18) Card, board, and video games

The investigators were trying to ascertain if card, board, and video games would improve specific brain functions (reasoning and speed processing). While educators are more concerned about the mastery of content areas in our children, Bunge was triggering a different assortment of brain-related functions independently: reasoning and speed processing. Bunge concluded: "All parts of intelligence are malleable. They're all in the brain, and all of the brain shows plasticity".

Our current generation of students is immersed in a technology that lures them daily. It has added the element of immediate gratification in the sphere of stimuli for children, and schools are contending with this wave of information management and attentiveness to rapid information flow of social media blurbs and texting. It is my opinion that educators should take advantage of the amusement element of card, board, and video games since they validate students through continuous feedback, cooperation, attentiveness, and transference of knowledge. Find suitable games online or devise one from a template. Build a collection over the years and have a tool that will stimulate greater assimilation of content and higher thinking skills.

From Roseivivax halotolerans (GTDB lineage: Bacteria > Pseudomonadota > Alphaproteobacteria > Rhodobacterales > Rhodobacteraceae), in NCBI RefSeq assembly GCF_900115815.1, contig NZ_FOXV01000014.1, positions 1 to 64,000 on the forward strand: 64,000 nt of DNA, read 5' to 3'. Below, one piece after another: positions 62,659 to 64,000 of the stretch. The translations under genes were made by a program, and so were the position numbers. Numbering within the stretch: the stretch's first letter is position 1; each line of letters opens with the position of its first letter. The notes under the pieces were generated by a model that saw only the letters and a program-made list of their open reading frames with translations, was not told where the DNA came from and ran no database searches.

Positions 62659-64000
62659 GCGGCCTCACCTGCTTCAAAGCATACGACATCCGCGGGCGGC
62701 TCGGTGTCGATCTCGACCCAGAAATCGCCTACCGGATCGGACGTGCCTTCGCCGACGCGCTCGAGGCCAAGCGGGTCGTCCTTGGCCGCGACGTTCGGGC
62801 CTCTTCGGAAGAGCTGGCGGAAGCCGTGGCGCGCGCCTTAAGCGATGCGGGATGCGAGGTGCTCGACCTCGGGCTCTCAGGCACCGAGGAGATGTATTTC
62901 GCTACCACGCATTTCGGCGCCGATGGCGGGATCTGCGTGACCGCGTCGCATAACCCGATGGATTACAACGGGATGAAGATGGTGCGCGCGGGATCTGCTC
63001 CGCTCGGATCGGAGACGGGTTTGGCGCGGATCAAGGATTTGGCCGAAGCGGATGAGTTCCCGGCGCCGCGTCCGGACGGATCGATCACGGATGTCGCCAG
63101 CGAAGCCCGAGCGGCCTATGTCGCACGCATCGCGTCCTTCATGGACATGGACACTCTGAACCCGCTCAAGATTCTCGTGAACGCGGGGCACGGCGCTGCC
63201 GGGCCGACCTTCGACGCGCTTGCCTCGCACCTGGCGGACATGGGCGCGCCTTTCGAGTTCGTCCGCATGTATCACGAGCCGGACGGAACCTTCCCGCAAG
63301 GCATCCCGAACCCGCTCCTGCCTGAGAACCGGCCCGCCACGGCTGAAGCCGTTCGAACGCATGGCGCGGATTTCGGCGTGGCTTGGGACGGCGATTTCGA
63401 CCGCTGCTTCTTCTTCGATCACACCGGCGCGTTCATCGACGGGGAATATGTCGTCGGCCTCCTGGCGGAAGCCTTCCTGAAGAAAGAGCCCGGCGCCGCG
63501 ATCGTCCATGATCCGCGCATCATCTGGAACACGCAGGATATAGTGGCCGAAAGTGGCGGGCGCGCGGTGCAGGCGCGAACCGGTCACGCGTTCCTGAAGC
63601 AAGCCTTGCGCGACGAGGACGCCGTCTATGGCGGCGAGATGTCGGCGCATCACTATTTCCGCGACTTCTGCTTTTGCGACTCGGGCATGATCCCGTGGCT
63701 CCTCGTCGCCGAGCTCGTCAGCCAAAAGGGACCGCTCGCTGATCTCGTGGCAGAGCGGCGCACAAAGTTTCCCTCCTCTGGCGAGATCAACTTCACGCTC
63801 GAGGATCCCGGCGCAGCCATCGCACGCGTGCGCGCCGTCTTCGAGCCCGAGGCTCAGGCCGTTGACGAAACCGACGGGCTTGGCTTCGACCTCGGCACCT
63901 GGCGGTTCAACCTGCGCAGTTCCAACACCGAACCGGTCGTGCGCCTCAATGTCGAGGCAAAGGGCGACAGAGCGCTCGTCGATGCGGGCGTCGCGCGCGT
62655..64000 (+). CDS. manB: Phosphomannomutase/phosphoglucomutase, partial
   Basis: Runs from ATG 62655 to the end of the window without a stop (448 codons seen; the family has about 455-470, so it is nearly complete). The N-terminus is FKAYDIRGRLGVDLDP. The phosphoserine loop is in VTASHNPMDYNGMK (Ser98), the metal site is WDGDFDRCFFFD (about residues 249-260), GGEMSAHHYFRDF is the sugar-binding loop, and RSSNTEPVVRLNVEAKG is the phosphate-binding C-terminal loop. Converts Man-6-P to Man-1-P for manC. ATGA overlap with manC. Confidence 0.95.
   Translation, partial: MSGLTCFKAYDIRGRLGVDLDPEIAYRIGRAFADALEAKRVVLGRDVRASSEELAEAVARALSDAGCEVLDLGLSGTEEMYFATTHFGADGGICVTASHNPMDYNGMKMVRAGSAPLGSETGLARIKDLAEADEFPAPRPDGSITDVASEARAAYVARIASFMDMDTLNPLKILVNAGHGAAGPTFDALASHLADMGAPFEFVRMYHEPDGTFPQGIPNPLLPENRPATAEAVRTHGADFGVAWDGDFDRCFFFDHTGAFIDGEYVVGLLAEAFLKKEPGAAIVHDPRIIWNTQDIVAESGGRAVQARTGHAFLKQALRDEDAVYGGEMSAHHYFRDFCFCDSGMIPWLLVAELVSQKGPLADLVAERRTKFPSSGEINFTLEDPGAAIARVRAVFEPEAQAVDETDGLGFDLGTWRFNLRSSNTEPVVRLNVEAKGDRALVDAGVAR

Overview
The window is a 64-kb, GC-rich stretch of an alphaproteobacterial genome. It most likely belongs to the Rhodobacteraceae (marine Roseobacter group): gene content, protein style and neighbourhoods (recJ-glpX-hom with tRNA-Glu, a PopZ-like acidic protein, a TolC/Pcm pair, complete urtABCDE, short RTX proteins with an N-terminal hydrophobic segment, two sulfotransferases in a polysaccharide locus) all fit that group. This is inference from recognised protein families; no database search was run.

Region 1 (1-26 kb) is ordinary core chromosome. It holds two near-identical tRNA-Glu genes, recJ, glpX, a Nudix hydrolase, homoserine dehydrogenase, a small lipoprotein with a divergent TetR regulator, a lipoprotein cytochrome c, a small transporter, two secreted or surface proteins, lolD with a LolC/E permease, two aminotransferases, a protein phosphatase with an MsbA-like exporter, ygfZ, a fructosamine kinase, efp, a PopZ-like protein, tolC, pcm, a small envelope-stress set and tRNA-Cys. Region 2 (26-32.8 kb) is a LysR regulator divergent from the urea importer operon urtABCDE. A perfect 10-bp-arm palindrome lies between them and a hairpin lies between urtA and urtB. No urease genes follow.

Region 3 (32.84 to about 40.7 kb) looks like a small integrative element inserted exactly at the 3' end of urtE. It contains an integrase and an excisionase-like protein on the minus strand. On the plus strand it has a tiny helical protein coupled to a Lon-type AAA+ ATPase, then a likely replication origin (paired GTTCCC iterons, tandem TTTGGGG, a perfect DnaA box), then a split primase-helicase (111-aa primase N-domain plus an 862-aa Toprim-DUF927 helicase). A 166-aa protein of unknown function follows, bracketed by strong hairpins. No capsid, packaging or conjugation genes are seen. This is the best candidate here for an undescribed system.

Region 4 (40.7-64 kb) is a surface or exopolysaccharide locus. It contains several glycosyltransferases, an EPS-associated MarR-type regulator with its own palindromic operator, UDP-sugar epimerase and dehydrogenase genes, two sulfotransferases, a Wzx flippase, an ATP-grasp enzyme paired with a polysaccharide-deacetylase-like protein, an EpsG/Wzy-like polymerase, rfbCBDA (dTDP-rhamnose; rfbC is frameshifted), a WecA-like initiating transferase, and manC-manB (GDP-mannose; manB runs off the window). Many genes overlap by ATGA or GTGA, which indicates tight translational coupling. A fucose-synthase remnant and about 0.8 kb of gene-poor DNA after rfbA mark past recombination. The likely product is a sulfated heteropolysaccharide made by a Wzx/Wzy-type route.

Bunge, S., Mackey, Hill, Stone, (May 2011).  Differential effects of reasoning and speed training in children, Developmental Science, Volume 14, Issue 3, pages 582–590.

photo: PlaSmart Inc  Flickr